The second type of neutrophil response was observed at C5a concentrations in the range of ~1 to 100 nM and comprised cases where pure chemotaxis was initiated before the Ca2+ burst occurred (Fig. 3B). In the third type of response, jets with a C5a concentration of ~0.1 μM or higher that were applied from a short distance induced Ca2+ bursts in neutrophils that did not form pronounced chemotactic protrusions (Fig. 3C). In both cases, the Ca2+ burst appeared to coincide with a noticeable neutrophil contraction in the axial direction defined by the cell and its holding pipette. Further analysis revealed that this axial cell contraction was indeed a common occurrence, observed in 24 of 26 cases of Ca2+ bursts (including cases of arrest of the axial cell extension; Fig. 4, A and B, and fig. S3). In a few experiments where we later retracted the C5a pipette or reduced the jet pressure, the cell recovered and resumed the protrusion of pseudopods [see time point labeled (5) in Fig. 3B and second example in movie S4], demonstrating that the contractile change in cell morphology was reversible. Although the concurrence of Ca2+ bursts and cellular contraction was often marked (fig. S3), these observations do not constitute definitive proof of a causal relationship between Ca2+ bursts and cell contraction. It is possible that a common original stimulus caused both the burst and the contraction in parallel, yet given that cell contraction and protrusion are opposing types of deformation, we can conclude that Ca2+ bursts and purely chemotactic protrusion are anticorrelated.

Fig. 4 Coincidence of Ca2+ bursts and axial cell contraction.

Representative examples of jet experiments in which C5a solutions were ejected from the left micropipette toward neutrophils held with the right pipette. The bright-field and fluorescence images show the changes of the neutrophil morphology that accompanied Ca2+ bursts during two different types of cell response, each illustrated with two examples. The images were taken at the time points marked by numbers in the graphs of the MFI of Fluo-4. (A) Initially chemotaxing neutrophils were subjected to a sudden increase of the jet pressure, which also increased the C5a concentration at their surface. The resulting Ca2+ bursts coincided with a contractile morphology change of the cells in the horizontal direction (time points 2 and 3). (B) Sudden exposure of neutrophils to jets of supraphysiological concentrations of C5a triggered Ca2+ bursts that coincided with a contractile morphology change of the cells. The cells did not extend chemotactic pseudopods in this case. We observed the illustrated behavior—Ca2+ bursts that were accompanied by a decrease or arrest of the total axial cell extension—in 24 (of n =26) single-cell experiments. Detailed time courses of such cell contractions are shown in fig. S3. Scale bars, 10 μm.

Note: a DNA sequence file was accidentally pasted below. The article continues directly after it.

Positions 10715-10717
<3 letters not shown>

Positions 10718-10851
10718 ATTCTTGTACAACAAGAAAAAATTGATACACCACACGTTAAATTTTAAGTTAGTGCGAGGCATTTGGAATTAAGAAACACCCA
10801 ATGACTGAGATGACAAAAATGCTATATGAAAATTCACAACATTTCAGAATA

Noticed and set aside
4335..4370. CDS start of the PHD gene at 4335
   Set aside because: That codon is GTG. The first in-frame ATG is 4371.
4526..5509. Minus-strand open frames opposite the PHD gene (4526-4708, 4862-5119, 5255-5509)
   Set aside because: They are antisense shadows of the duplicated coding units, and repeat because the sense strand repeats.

Two types of contractile force could govern the contractile change in cell morphology. One is the cortical tension, a force (per unit length) that acts tangential to the cell surface and opposes the expansion of the apparent surface area. The other is a normal force (per unit area) that acts to pull the cell surface inward in a perpendicular direction. If cortical tension dominated the cell contraction, then the resulting Laplace pressure would give rise to a smooth appearance of the cell surface and a cell projection into the cell-holding pipette that fills this pipette and ends in a hemispherical cap. If an inward-pulling force, on the other hand, drove the cell contraction, then this would result in a rougher cell surface, including a cell projection in the cell-holding pipette that might pull away from the pipette wall and partially collapse. Careful inspection of our videomicrographs revealed a mixture of these morphological features, indicating that both types of force contributed to the observed cell contraction.